So much for the Cheney/Gonzales indictments

SO MUCH FOR THE CHENEY/GONZALES INDICTMENTS…. Following up on an item from two weeks ago, a peculiar district attorney in southern Texas indicted Dick Cheney and Alberto Gonzales as part of an investigation into private prison companies running federal detention centers in the area. While charges against Cheney and Gonzales might sound encouraging, the whole thing seemed kind irresponsible, if not silly.

The presiding judge did not sign off on the indictments after they were secured, and yesterday, he dismissed the indictments altogether, effectively ending the controversy.

Willacy County District Attorney Juan Angel Guerra had accused Cheney and the other defendants of responsibility for prisoner abuse. The judge’s order ended two weeks of sometimes-bizarre court proceedings.

Guerra is leaving office at the end of the month after soundly losing in his March primary election.

“I suggest on behalf of the law that you not present any cases to the grand jury involving these defendants,” Administrative Judge Manuel Banales said in court while ruling that eight indictments against Cheney, Gonzales and others were invalid.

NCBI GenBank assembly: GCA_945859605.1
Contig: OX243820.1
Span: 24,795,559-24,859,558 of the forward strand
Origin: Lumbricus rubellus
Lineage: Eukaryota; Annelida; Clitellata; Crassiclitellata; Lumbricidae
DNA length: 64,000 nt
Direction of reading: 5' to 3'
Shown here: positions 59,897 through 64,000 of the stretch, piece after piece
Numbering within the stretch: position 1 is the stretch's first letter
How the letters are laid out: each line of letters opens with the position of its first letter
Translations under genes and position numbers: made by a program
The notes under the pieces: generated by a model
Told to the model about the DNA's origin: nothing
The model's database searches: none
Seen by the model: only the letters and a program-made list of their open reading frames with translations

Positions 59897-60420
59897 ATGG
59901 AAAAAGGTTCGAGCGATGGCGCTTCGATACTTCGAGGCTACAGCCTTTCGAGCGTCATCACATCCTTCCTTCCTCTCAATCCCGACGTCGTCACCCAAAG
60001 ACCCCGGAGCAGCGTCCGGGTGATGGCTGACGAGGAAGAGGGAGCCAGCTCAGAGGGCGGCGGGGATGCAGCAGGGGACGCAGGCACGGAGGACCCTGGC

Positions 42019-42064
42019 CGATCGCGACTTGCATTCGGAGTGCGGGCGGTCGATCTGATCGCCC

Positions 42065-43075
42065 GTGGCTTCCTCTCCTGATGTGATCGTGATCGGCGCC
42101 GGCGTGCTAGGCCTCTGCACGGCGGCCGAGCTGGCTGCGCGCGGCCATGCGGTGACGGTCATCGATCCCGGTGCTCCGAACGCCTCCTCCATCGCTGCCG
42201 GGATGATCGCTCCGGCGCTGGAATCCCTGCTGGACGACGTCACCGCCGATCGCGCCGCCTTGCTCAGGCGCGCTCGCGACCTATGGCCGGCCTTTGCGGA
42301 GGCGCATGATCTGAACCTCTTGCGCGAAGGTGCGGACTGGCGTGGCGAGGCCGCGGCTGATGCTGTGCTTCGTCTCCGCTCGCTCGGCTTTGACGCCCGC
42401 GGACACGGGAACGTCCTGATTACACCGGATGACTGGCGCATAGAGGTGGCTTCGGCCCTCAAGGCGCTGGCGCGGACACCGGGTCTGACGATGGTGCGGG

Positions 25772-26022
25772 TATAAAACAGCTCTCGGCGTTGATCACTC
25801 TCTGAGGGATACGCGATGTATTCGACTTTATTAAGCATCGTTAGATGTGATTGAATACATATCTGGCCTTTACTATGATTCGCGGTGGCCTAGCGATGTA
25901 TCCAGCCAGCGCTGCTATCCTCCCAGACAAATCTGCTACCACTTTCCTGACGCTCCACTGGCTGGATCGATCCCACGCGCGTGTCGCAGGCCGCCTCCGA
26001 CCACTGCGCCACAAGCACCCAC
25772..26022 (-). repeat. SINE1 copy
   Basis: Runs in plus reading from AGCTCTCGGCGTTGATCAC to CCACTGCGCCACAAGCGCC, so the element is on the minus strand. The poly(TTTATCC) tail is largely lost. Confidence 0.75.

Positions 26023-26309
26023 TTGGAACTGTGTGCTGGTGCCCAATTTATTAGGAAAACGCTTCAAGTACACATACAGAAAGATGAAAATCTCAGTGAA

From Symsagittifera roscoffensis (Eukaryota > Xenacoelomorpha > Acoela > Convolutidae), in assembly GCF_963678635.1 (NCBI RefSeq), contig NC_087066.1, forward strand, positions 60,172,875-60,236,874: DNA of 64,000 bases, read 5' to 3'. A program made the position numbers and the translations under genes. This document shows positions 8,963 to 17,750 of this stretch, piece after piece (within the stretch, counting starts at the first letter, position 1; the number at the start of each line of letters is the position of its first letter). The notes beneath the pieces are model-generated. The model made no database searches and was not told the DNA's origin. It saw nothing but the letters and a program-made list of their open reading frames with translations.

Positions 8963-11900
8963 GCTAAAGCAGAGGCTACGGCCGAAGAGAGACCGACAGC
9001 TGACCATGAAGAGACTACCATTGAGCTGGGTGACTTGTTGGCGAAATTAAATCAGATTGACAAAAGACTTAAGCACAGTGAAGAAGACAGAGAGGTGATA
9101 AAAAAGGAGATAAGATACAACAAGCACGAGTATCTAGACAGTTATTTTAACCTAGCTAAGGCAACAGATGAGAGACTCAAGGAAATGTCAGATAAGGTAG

He also set a Dec. 10 hearing on whether to disqualify Guerra from those cases.

Even in defeat, Guerra saw the outcome as confirmation of the very conspiracy he had pursued. “I expected it,” he said. “The system is going to protect itself.”

Well, I suppose that’s kind of true — the system has checks to “protect itself” from unwarranted criminal indictments.

To be clear, I’m not saying Cheney’s and Gonzales’ conduct should be free of prosecutorial scrutiny, but there’s a right way to hold these two accountable for their deeds. This isn’t it.

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Steve Benen

Steve Benen is a producer at MSNBC's The Rachel Maddow Show. He was the principal contributor to the Washington Monthly's Political Animal blog from August 2008 until January 2012.